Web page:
He's just young, they thought. He's a slow-developer. He'll be fine, eventually.

"My wife was with him all the time while I was playing hockey, and she couldn't understand why he wasn't progressing. Not seeing him improve kind of hurt her," Chris told stlouisblues.com. "And I'm a worrier, so I knew it was a possibility that he was autistic and I even had a lot of time to come to grips with the idea. Still, when the diagnosis came when he was three or four years old, it was tough. We couldn't lie to ourselves anymore."

Raising a child with autism hasn't been particularly easy. Bennett needs a structured routine and a lot of consistency to feel comfortable, and his dad's career as a hockey player is anything but consistent.

Last summer, after six years in Winnipeg, Chris moved his entire family to St. Louis after signing a two-year contract with the Blues. It was a challenging decision for the Thorburns, one made more difficult by the debate about whether to move Bennett to a new school in a new city just so Chris could keep the hockey thing going.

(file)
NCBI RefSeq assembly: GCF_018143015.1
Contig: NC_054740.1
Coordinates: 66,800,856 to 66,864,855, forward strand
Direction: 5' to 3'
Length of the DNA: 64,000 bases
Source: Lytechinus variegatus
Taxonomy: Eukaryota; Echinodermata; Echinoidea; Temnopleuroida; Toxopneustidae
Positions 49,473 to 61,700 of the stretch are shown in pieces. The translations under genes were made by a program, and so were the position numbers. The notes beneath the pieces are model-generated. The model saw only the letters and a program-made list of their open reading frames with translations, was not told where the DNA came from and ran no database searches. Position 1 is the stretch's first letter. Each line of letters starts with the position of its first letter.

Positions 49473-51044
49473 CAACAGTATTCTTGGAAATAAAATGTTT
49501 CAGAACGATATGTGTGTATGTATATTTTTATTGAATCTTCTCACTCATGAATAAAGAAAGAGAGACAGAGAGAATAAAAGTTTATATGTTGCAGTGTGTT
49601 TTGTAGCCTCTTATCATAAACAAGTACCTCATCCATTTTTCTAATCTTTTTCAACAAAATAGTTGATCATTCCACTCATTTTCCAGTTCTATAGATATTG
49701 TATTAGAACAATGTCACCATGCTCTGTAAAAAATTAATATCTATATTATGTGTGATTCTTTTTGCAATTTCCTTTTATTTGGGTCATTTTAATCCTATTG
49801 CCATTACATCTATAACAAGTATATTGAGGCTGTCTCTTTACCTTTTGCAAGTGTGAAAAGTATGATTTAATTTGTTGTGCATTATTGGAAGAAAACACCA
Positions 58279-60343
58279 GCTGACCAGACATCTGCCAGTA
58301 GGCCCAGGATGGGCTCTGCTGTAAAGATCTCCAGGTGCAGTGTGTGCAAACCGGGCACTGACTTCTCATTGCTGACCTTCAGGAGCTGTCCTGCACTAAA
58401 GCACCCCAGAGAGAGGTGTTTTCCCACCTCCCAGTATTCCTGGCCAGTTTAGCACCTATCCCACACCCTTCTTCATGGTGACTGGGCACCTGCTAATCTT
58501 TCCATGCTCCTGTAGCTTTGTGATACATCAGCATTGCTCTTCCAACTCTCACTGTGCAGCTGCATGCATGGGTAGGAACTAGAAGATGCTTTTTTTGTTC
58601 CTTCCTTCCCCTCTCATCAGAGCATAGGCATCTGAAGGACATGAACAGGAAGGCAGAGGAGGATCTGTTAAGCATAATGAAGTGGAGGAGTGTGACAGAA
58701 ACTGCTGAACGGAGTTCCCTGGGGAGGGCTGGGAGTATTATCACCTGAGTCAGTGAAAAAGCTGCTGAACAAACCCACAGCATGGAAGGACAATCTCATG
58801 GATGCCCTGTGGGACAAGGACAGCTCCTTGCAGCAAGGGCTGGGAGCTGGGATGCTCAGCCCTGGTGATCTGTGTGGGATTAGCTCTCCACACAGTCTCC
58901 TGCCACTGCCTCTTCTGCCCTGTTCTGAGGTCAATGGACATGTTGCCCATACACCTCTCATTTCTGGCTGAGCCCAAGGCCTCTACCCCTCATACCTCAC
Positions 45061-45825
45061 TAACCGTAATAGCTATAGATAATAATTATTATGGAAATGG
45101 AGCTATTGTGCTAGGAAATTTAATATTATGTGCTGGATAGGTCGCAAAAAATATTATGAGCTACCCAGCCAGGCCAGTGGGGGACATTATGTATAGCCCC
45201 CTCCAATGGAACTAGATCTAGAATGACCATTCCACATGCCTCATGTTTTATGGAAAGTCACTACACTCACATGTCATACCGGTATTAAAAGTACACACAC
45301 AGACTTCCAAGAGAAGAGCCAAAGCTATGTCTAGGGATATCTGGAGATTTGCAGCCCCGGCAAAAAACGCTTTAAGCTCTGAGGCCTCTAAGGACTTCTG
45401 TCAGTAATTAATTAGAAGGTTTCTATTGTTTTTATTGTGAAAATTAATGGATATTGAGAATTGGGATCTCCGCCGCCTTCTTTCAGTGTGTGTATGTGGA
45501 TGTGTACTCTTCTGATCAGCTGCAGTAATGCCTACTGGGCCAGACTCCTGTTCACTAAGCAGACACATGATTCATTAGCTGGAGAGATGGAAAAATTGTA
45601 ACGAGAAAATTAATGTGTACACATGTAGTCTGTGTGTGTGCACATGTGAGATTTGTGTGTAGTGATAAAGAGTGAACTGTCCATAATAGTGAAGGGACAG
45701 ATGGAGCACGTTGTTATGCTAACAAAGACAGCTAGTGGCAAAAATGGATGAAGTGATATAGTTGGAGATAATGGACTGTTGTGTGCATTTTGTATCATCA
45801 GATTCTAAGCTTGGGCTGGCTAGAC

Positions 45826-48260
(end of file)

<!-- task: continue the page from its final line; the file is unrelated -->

"All those guilty thoughts went through my head, like 'am I being selfish for moving him?'" Chris said. "Taking Bennett from a place in Winnipeg where he was super comfortable and his school setting was great - we just didn't know what the right decision was. But he's been a trooper. He's moved houses, he's moved cities, he's moved countries. And he's excelled everywhere he's been, which gives me the chance to excel at what I do, knowing he's surviving and progressing so well."

Chris hasn't shared this story publicly until now, even though plenty of opportunities to do so presented themselves over the last few years. The Players' Tribune came calling once, but he wasn't ready to open up. Now, Chris finds himself wondering why he's kept it quiet for so long. He thinks sharing his story could potentially help other parents who have learned that their child might be autistic or have special needs.

Chris credits a special school district teacher at Flynn Park Elementary, Ms. Weber, for helping Bennett get acclimated and comfortable in his new surroundings in St. Louis. Sometimes, Ms. Weber purchases school supplies for her students using her own money to ensure they get what they need.